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‘Tis the season to be jolly?’

Tis the season to be jolly?

 Resolving conflict in healthier ways

We are constantly communicating with others and even ourselves. It’s something we all do every day, in every encounter we have with those around us. Given that this is something we all do all the time, you’d think we might be rather good at it. And if we weren’t, you’d think it would be reasonable that a healthy portion of the school curriculum would be taken up teaching this crucial skill.  Strangely not.

We all struggle with communicating effectively at times. Naturally, when we communicate with others, conflicts can arise. The holiday season is a time when busy families may find themselves suddenly thrown together and unresolved arguments, disappointments and irritability can rise to the surface when there is little to distract us. Holidays can be a time of stress and conflict for many people.

To help have a more peaceful and restful holiday, I thought it may be useful to share a few basic building blocks that we can all work on to build healthy communication strategies and skills to minimise stress of conflicts. Being the new year, I thought let’s start at the beginning!

Conflicts arise when our desires and wishes may not match those of others we are dealing with. Commonly we may try to avoid the conflict or address it indirectly with dropping hints about what we want, or our emotions boil over and we may get verbally or even physically aggressive.  My favourite way of resolving conflict is a strategy from Jennie Byrne which can be summed up using the acronym STABEN. This can be used as a simple way to remember the individual steps which can be broken down as follows:

Source – who or what is the source of the conflict?

For example, is the conflict with your partner regarding something they do or don’t do which upsets you?

Time and place – when is the best time to discuss what is upsetting you?

Generally, try not to address a conflict when emotions are running high or you and the other person are hungry, tired, distracted or irritable. The best time would be when all parties are rested and relaxed. Thinking about place, try to find somewhere you can have privacy and no one will feel picked on or humiliated. A good time for a discussion with a partner might be on a weekend morning when you both have time, the kids are playing and you are both rested and relaxed.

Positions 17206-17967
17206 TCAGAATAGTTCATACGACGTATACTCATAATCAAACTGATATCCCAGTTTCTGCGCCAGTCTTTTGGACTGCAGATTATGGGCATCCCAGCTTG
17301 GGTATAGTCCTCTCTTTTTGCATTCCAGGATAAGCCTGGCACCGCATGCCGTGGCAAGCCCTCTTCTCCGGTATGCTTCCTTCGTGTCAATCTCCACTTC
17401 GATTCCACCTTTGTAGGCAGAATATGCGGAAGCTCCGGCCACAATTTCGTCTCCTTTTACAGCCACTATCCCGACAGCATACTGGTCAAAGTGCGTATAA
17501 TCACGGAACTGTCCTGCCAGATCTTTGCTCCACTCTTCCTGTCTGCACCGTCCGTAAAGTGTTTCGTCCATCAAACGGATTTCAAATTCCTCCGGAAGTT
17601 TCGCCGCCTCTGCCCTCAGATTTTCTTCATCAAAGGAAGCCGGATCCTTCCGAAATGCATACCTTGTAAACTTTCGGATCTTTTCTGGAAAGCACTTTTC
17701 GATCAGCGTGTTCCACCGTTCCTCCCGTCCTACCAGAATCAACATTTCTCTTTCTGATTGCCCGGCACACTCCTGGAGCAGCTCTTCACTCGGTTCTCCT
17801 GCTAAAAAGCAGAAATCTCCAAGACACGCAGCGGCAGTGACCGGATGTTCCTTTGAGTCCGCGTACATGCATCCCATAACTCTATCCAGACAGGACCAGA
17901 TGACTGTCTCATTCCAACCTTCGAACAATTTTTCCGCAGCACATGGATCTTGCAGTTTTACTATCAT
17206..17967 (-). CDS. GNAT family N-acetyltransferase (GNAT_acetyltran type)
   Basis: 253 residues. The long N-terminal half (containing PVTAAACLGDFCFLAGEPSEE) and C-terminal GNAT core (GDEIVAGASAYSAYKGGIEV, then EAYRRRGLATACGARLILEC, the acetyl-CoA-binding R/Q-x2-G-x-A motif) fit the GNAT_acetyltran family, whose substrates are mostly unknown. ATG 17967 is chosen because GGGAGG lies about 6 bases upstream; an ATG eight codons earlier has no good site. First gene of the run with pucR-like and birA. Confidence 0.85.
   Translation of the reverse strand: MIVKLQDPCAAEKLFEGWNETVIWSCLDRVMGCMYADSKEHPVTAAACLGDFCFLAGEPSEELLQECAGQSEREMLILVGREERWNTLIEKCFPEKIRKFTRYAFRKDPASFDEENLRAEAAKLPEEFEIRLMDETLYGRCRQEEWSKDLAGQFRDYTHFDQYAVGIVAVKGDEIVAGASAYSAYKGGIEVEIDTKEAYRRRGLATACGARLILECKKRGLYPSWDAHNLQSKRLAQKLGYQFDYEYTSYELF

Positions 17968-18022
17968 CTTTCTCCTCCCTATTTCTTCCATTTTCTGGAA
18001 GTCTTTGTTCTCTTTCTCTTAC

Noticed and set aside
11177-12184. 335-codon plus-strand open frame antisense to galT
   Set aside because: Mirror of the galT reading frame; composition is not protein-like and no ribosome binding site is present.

Amicable approach – start with the positive.

To get someone to listen to you, it can be best to start with something positive about them. This brings the person’s positive, responsive attention to you and prevents them from becoming immediately defensive. Try being specific about something they have said or done that is positive.  Avoid general statements like “you’re always kind”, rather try something specific such as “I really enjoyed the dinner you made us last night, thank you.”

Behaviour – specifically identify the behaviour that was a problem.

Again, avoid using broad, sweeping statements, such as “You always make a mess in the kitchen”. Rather try something specific such as “Yesterday when you cooked dinner, you left the used pots and dishes out”. Keep the conflict focused on the specific issue at hand. Resist the urge to lump all your complaints from the past into one. This can leave the other person feeling overwhelmed and defeated and they may shut down before you’ve had a chance to address the issue.

Emotion – own the emotion you feel in relation to the behaviour being addressed.

For example, “I felt frustrated when I saw the dirty dishes left in the kitchen”. Using the “I” is important as it ensures your statement does not come across as blaming and is then less likely to lead to defensiveness. Take a moment before starting the conversation to identify how you did feel about the behaviour.

 

Need – what do you need?

Clearly identify what it is you need which will help this conflict to be resolved. Again, take the time before the conversation to identify what it is you need from the other person/s. In this example, it may be something like “I need you to rinse and stack the dishwasher when you’ve finished cooking dinner” or “I need us to come up with a better arrangement around cleaning after cooking”.

 

Even if the other person doesn’t agree with your specific request regarding what you need, this process begins a discussion and negotiation for finding a workable solution to the difficulty that you are both comfortable with.  These principles can be applied in home, work and other contexts. Like any new skill, it takes practice and a couple of false starts before things start to come naturally. Following these simple steps can help us get what we need while respecting others and building and maintaining healthy relationships with those around us.

Blog by Gillian McGregor (Psychologist Seven Hills Family Doctor))